The rich and/or politically connected are sometimes granted appeal bail, which is a type of bail that enables the defendant to remain free while he or she appeals their conviction to a higher court. A big part of the rationale is that in the event that the conviction is overturned, it prevents the previously convicted defendant from having spent time in prison wrongfully upon a defective trial and/or verdict. The same criteria that is used for deciding whether to grant bail, and for what amount is used when deciding appeal bail. Yet, those factors, as I have previously argued, are class and wealth-based, rather than being rooted in a “justice is blind” foundation.
Although one aspect, in addition to what I have mentioned above, of whether to grant appeal bail is the likelihood of the success of the appeal, has anyone ever heard of a conviction of a poor person or middle class being overturned in which they were free on appeal bail?
It is virtually unheard of for either a poor person or a middle-class person to be granted an appeal bail application.
Types Of Prisons
Poor and middle-class defendants who are convicted in federal courts are sent to regular prisons, and in some instances, if the defendants are considered to be especially dangerous or an escape threat, to high-security prisons.
But when the rich and/or politically connected are sent to prison, they are often sent to what newspapers refer to as “camps,” for their country-club type atmosphere as contrasted with ordinary prisons. It is so typical that when that turns out not to be the case, it is considered to be a noteworthy item.
The Death Penalty
In Sister Helen Prejean’s NY Times best-selling book Dead Man Walking, which went on to become an award-winning movie because of the issues it raised regarding the death penalty, she recounted a conversation she had with a prison warden regarding the morality of the death penalty in light of his and her belief in Christianity, in which the warden agreed with her point that we will never see a rich person on death watch. The same is true regarding a person who is politically connected, as well as those who are famous. Instead, it is only the poor and the working class who are sentenced to death.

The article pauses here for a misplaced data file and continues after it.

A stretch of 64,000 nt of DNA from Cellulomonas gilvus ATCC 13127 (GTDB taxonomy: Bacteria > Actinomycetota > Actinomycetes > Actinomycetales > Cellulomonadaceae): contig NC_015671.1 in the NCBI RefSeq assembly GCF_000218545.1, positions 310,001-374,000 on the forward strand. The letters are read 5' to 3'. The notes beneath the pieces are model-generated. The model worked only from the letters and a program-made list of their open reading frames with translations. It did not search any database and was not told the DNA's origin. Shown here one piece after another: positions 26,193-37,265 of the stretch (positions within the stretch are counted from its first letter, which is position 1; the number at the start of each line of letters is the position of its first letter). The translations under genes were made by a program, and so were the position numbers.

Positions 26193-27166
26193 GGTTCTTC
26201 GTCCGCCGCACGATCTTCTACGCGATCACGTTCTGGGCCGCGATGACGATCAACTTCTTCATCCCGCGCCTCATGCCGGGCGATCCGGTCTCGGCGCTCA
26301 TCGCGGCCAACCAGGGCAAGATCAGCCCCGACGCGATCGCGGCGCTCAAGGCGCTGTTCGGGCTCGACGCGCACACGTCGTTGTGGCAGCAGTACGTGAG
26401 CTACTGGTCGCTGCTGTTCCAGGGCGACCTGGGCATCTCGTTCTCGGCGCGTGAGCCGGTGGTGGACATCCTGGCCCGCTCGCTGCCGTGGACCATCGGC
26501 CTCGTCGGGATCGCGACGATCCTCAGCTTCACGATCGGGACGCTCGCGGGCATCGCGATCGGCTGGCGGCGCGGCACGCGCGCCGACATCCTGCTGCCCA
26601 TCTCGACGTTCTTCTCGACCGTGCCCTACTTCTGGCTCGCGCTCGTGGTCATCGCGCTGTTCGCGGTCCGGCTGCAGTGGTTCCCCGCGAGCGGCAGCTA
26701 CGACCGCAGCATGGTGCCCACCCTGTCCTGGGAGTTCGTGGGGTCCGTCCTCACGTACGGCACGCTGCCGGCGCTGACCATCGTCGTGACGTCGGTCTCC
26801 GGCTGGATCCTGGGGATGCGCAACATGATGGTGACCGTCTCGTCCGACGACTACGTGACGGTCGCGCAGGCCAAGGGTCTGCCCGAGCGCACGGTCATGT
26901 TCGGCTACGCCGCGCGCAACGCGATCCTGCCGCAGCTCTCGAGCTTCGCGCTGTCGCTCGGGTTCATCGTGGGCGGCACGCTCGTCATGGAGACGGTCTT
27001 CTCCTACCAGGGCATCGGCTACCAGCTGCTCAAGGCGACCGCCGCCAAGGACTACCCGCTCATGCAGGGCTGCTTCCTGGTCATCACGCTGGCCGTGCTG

I believe that everybody is entitled to a competent defense attorney, with access to the same resources that a prosecutor has access to mount a vigorous defense. It is only through this approach that we can have confidence that justice is served in each case; that the innocent go free and the guilty are punished, and that the sentences of the guilty are fair and what the crime calls for.
I don’t believe that only the rich and the politically well-connected, who can afford their own private attorneys, are entitled to quality legal representation. As such, the public defender system needs to be revamped. I believe that the best method of doing so is the Independent Public Defense Commission, as I laid out in-depth in a prior issue of The Guardian entitled “Gideon Day.” That article can be read on my the website, www.JeffreyDeskovicSpeaks.org. The same is true regarding my article on the broken state and federal public defender system.
With respect to the death penalty, as I have written about in-depth, I am unalterably opposed to it for a variety of reasons, including the risk that it poses to executing an innocent person. For this reason, it should be done away with. It is yet another strike against the death penalty that only the poor and middle class receive it.
In terms of ROR’S and the bail issues I have raised, as a society, we need to decide what policies we want to have regarding granting these things. I have not thought enough about it to have an opinion, at this time, regarding what those policies should be. But it is clear to me that we need to have one policy regarding all defendants, regardless of whether they are rich and/or politically connected or poor.
To continue down the road as we are traveling is to continue to maintain an official class system and a two-tiered system of justice-one for the poor and another for the rich and/or politically connected.
To me, the current state of affairs is shameful and morally unacceptable.